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The Fallen Sparrow Audio CD – Audiobook, CD

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Product details

  • Audio CD
  • Publisher: Blackstone Audiobooks; Unabridged edition (1 Sept. 2014)
  • Language: English
  • ISBN-10: 1483033112
  • ISBN-13: 978-1483033112
  • Product Dimensions: 2.5 x 17.1 x 15.9 cm

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Product Description

Book Description

'An author with a flair for terror' The New Yorker --This text refers to the Paperback edition.

About the Author

Dorothy B. Hughes was an acclaimed crime novelist and literary critic, her style falling into the hard-boiled and noir genres of mystery writing. Born in Kansas City, she studied journalism at the University of Missouri, and her initial literary output consisted of collections of poetry. Hughes' first mystery novel, The So Blue Marble, was published in 1940 and was hailed as the arrival of a great new talent in the field. Her writing proved to be both critically and commercially successful, and three of her novels - The Fallen Sparrow, Ride the Pink Horse and In a Lonely Place - were made into major films. Hughes' taught, suspenseful detective novels are reminiscent of the work of Elisabeth Sanxay Holding and fellow The Murder Room author Margaret Millar. In 1951, Hughes was awarded an Edgar award for Outstanding Mystery Criticism and, in 1978, she received the Grand Master award from the Mystery Writers of America. She died in Oregon in 1993. --This text refers to the Paperback edition.

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14 of 14 people found the following review helpful
Rediscover Dorothy B. Hughes With This Tense Wartime Thriller! 5 Oct. 2008
By Dorian Tenore-Bartilucci - Published on
Format: Paperback
Combining striking imagery, sensory details, and memorable characterization, Dorothy B. Hughes builds a good head of paranoia and suspense in her 1942 thriller THE FALLEN SPARROW. Hughes does a masterful job of bringing us readers into the mindset of troubled yet determined hero John "Kit" McKittrick. Kit's boyhood friend Lt. Louie Lepetino had helped him escape from the Spanish prison where he'd been held captive and tortured for two agonizing years after the Spanish Civil War. When Kit returns to New York City from a rest cure at a ranch, he's stunned to discover that Louie's dead, having plummeted 12 stories from an apartment house window at a swanky party honoring wartime refugees Dr. Christian Skaas and his suave nephew Otto. Hell-bent on proving that Louie's death was neither accidental nor a suicide, Kit arms himself and starts sleuthing. His grim goal: killing Louie's killer.

Kit has his work cut out for him. His suspects include just about everyone in his upscale circle of friends, but especially the women, since he's sure only a woman could have gotten close enough to Louie to shove him out a window. The suspects include Kit's alluring old flame Barby Taviton; the lovely, sad-eyed refugee Toni Donne; and songbird Content Hamilton, the young cousin of Kit's friend Ab Hamilton. (TANGENT ALERT...My eyes kept tripping over the name "Content" as I read. For all I know, it might have been a popular name for girls back in the early 1940s. To my 21st-century eyes, reading "Content" as somebody's name just looked odd, yanking me out of the story several times before I finally resigned myself to it...END TANGENT ALERT). But Kit's biggest obstacle is that he's suffering from what we modern folk now call Post-Traumatic Stress Disorder. He's still haunted by the memory of the mysterious man from Franco's elite Nazi squad, a man with a limp who tortured Kit in his dark cell, trying to get him to reveal where he'd hidden the fabulous Babylon goblets he'd wrested away from the enemy as an act of defiance. Even now, Kit struggles with fear in spite of himself as he imagines hearing the drag and thump that signified the arrival of the sadistic "Wobblefoot" -- but is he really imagining it, or have his enemies followed him home to New York, maybe even planting their spies into every aspect of Kit's life?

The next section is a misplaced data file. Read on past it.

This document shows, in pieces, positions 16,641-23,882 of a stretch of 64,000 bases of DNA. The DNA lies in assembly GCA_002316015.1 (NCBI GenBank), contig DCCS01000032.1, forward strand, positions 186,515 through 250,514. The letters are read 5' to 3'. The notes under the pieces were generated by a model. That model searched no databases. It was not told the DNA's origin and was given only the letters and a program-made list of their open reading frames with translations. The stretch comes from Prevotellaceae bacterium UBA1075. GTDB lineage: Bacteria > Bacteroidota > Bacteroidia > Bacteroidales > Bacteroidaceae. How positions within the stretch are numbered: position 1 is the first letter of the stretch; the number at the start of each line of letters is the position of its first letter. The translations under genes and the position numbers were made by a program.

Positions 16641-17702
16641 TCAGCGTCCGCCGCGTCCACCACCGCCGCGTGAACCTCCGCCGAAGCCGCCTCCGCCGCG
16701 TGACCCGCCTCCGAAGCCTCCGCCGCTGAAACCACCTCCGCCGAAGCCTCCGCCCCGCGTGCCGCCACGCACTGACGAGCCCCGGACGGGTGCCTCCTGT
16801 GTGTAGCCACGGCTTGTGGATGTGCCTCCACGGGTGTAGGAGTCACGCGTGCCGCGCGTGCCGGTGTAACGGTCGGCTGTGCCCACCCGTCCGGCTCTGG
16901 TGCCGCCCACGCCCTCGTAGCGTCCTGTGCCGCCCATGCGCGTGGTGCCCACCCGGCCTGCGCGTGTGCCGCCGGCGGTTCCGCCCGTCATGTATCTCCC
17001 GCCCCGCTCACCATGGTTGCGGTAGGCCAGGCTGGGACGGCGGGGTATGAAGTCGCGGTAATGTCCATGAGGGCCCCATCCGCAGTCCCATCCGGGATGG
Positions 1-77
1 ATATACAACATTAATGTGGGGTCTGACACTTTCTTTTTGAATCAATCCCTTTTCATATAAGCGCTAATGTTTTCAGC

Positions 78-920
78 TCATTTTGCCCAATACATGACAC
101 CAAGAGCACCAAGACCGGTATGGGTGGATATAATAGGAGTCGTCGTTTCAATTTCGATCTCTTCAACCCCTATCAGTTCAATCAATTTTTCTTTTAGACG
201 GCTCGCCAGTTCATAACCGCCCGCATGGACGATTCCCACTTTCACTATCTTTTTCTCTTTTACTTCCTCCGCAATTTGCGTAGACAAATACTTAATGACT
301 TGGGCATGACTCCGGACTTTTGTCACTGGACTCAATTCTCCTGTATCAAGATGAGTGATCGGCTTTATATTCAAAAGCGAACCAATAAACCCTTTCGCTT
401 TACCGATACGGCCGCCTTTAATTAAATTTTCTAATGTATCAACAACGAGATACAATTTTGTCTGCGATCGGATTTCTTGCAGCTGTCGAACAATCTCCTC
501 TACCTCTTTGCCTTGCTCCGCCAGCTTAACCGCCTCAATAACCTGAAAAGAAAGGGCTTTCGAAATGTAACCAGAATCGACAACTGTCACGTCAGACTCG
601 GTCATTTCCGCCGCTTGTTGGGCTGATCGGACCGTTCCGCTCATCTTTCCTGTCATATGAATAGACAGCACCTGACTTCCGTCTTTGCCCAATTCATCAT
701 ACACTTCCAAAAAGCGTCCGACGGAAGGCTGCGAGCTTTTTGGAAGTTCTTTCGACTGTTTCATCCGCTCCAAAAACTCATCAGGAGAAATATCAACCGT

Hughes sure knew how to grip a reader with suspense while evoking the feeling and atmosphere of wintertime World War 2 Manhattan, even if some of her turns of phrase looked a little odd to this modern reader (such as a reference to Content's "wrathy eyes"). Her portrait of upscale café society characters and their milieu is presented with both glamour and bitterness as seen through Kit's eyes. Kit's viewpoint is especially intriguing because, it's indicated, he's had trouble fitting in for some time, having been raised in a working class environment only to be shoehorned into the glamorous life when his policeman dad came into money, which only turned into more money when his mother became a widow and married into the upper crust. It's easy to sympathize with Kit in spite of his misogynistic streak; after all, he was put through hell in Spain only to return to more terror and danger at home, and he spends lots of time and energy stubbornly trying to convince himself he's not afraid, only to be proven wrong, to his frustration. Although Dorothy B. Hughes's mysteries were wildly popular during her heyday, even being adapted into hit movies, her books seemed to be all but forgotten after she retired to concentrate on her family. has both new and used paperback editions of THE FALLEN SPARROW available (the one I read had a cover which had an uncanny resemblance to the FRENCH CONNECTION movie poster), so seek out this spellbinding thriller and rediscover Hughes now!

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